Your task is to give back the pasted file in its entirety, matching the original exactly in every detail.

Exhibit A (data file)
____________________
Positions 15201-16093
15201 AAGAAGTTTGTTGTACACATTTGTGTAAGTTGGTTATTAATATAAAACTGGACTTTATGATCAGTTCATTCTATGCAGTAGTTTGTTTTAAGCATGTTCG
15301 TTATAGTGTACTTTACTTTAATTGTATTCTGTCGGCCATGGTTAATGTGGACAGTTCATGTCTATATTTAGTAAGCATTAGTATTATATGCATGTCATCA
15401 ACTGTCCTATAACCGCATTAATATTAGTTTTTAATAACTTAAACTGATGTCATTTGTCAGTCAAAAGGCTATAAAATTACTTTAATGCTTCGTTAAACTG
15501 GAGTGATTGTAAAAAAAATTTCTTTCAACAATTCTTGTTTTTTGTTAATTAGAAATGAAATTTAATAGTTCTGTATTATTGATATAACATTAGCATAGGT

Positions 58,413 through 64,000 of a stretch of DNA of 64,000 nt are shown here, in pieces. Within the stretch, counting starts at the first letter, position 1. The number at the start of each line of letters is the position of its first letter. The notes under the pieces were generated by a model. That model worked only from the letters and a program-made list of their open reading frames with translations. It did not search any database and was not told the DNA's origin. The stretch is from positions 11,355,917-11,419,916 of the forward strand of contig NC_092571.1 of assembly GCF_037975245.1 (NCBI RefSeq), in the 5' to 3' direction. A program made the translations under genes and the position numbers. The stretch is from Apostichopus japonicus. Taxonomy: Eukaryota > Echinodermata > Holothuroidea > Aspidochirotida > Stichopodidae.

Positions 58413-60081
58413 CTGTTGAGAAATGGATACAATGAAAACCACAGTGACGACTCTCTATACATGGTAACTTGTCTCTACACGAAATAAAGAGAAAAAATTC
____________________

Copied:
Positions 15201-16093
15201 AAGAAGTTTGTTGTACACATTTGTGTAAGTTGGTTATTAATATAAAACTGGACTTTATGATCAGTTCATTCTATGCAGTAGTTTGTTTTAAGCATGTTCG
15301 TTATAGTGTACTTTACTTTAATTGTATTCTGTCGGCCATGGTTAATGTGGACAGTTCATGTCTATATTTAGTAAGCATTAGTATTATATGCATGTCATCA
15401 ACTGTCCTATAACCGCATTAATATTAGTTTTTAATAACTTAAACTGATGTCATTTGTCAGTCAAAAGGCTATAAAATTACTTTAATGCTTCGTTAAACTG
15501 GAGTGATTGTAAAAAAAATTTCTTTCAACAATTCTTGTTTTTTGTTAATTAGAAATGAAATTTAATAGTTCTGTATTATTGATATAACATTAGCATAGGT

Positions 58,413 through 64,000 of a stretch of DNA of 64,000 nt are shown here, in pieces. Within the stretch, counting starts at the first letter, position 1. The number at the start of each line of letters is the position of its first letter. The notes under the pieces were generated by a model. That model worked only from the letters and a program-made list of their open reading frames with translations. It did not search any database and was not told the DNA's origin. The stretch is from positions 11,355,917-11,419,916 of the forward strand of contig NC_092571.1 of assembly GCF_037975245.1 (NCBI RefSeq), in the 5' to 3' direction. A program made the translations under genes and the position numbers. The stretch is from Apostichopus japonicus. Taxonomy: Eukaryota > Echinodermata > Holothuroidea > Aspidochirotida > Stichopodidae.

Positions 58413-60081
58413 CTGTTGAGAAATGGATACAATGAAAACCACAGTGACGACTCTCTATACATGGTAACTTGTCTCTACACGAAATAAAGAGAAAAAATTC